• Fees: Origination fees and draw fees are just some of the additional costs associated with a line of credit.
  • Cost: The interest rates are higher than traditional business loans, ranging from 8% to 60% APR.
  • Low limits: The credit limit a business qualifies for may be too low to be helpful.

Equipment financing

Equipment financing is a type of business loan designed to help businesses acquire machinery, equipment, vehicles or technology. The financed equipment serves as collateral, and the terms of the loan are structured around the life span of that equipment.

Businesses whose day-to-day operations rely on equipment — including medical practices, agricultural businesses and manufacturing organizations — are best served by equipment financing.


  • Equipment upgrades: Leveraging equipment financing allows businesses to update and replace their outdated equipment and stay competitive
  • Capital preservation: Businesses can retain capital and spread out the cost of new equipment over the life of the loan
  • No extra collateral required: The equipment purchased with the loan serves as collateral


  • Equipment depreciation: The equipment’s value may depreciate faster than the loan can be repaid.
  • Down payments are often required: Unlike with other types of business loans, expect to make a down payment for equipment financing.

» MORE: How to get a business loan

Invoice factoring or financing

Invoice factoring allows a business to sell its outstanding invoices for an immediate cash advance. A factoring company will purchase the unpaid invoices for 80% to 95% of their value (less a service fee) and pursue the invoice collection themselves.

Companies that face delayed client payments are the best candidates for this type of financing.


  • Credit score not as important: Because invoice factoring is based on sales, lenders may not have strict credit score requirements
  • Immediate cash flow: Ideal for businesses in need of cash for expansion, monthly expenses or payroll.
  • Outsource payment collection: The lender will collect the invoice amount from the client.


  • Cost: Factoring companies pay a percentage of the invoice and then charge service fees on the total invoice amount, so businesses with narrow margins may not benefit.
  • Customer nonpayment: In some cases the business may be required to pay the lender if a customer fails to pay their invoice.
  • Reputation: A company's reputation may suffer from invoice factoring because clients may perceive it as financially unstable.

Merchant cash advances

A merchant cash advance (MCA) provides you with a lump sum payment in exchange for future credit card sales. Your repayment amount is based on a fixed percentage of the revenue you earn.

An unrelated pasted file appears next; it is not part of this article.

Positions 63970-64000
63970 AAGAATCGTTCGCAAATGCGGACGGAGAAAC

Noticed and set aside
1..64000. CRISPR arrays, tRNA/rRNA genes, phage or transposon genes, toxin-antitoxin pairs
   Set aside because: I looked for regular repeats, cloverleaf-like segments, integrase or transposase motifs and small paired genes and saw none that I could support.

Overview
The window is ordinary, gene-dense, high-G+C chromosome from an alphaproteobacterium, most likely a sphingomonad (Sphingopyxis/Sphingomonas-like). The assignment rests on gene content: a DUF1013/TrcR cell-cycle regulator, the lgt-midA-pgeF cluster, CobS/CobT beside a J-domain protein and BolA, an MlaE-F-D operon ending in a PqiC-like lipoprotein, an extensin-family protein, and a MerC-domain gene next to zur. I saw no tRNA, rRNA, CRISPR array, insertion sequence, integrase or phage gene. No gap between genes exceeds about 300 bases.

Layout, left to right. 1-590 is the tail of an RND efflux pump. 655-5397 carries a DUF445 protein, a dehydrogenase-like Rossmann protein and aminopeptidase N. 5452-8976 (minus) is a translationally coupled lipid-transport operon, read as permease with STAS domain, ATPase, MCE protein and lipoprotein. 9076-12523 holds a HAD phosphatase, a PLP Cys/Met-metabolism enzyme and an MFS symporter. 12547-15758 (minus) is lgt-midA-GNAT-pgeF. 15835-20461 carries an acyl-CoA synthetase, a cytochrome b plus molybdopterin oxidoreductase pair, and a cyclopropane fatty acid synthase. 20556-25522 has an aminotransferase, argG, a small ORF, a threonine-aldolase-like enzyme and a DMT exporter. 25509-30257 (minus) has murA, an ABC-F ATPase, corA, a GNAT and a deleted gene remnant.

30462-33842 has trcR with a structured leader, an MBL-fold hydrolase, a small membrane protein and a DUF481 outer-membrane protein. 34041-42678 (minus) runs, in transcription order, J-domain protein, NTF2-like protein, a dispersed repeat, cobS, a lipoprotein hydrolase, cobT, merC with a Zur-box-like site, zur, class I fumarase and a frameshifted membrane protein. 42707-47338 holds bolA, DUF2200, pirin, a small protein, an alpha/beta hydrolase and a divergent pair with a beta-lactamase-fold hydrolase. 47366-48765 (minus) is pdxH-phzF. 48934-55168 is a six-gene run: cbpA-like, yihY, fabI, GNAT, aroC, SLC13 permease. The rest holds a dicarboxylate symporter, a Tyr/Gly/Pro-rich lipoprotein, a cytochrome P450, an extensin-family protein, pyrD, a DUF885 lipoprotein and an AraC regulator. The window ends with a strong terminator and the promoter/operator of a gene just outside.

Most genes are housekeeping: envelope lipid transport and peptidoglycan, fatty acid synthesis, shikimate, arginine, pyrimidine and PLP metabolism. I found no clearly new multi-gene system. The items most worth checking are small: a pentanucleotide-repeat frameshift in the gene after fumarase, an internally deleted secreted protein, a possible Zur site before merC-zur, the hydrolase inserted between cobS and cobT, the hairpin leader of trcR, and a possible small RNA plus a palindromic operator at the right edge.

“When times are difficult and revenue drops, the business is required to repay less, explained Ben Johnston, chief operating officer of Kapitus. “However, when times are good and revenue climbs, the customer is required to repay at a faster rate.”

According to Johnston, “MCAs are best for businesses with variable cash flows that may be unpredictable.” These products are “often underwritten to standards similar to those of nonbank small businesses lenders, in that applying requires fewer documents and a shorter time to decision than with most banks,” Johnston said.


  • Quick cash: The application process is faster than traditional loans, and funds are typically available within 48 to 72 hours.
  • Unique repayment structure: Payments fluctuate based on the business’s credit card volume. For instance, if sales volume is low on a given day, the repayment amount is adjusted accordingly.
  • Easier to obtain: MCAs generally have looser eligibility requirements than other types of business loans.


  • Higher cost than other financing options: MCAs often have higher fees, making them one of the more expensive loan options.
  • Terms and conditions can be unclear: MCA terms and fees are not always fully disclosed. Beware of predatory lenders and thoroughly review your financing agreement before signing.
  • Regulatory concerns: MCAs are not federally regulated, and borrowers are not afforded the same protections as other loan options.

Commercial real estate loans

A commercial real estate loan is used to buy, develop or construct income-producing properties such as shopping centers, office buildings or hotels. These loans appeal to companies that manage assets that generate revenue, such as real estate developers, corporations, limited partnerships and funds.


  • Lower interest rates: Commercial real estate loans often have the lowest interest rates of all loan options.
  • Cover startup cost: Because commercial real estate loans are for large amounts, a borrower can pay for a significant portion of their initial expenses.
  • Long-term financing: Repayment terms range from five to 20 years.


  • Complex approval process: Securing a commercial real estate loan involves complicated procedures, a lot of paperwork and strict qualifying standards that make them unattainable for most first-time business owners.
  • Vulnerable to market fluctuations: Property values can fluctuate due to economic conditions, which could affect the viability of the business and the ability to pay back the loan.
  • Limited flexibility: Because these loans are specifically focused on income-producing assets, they may not be the best choice for every small business.

Business credit cards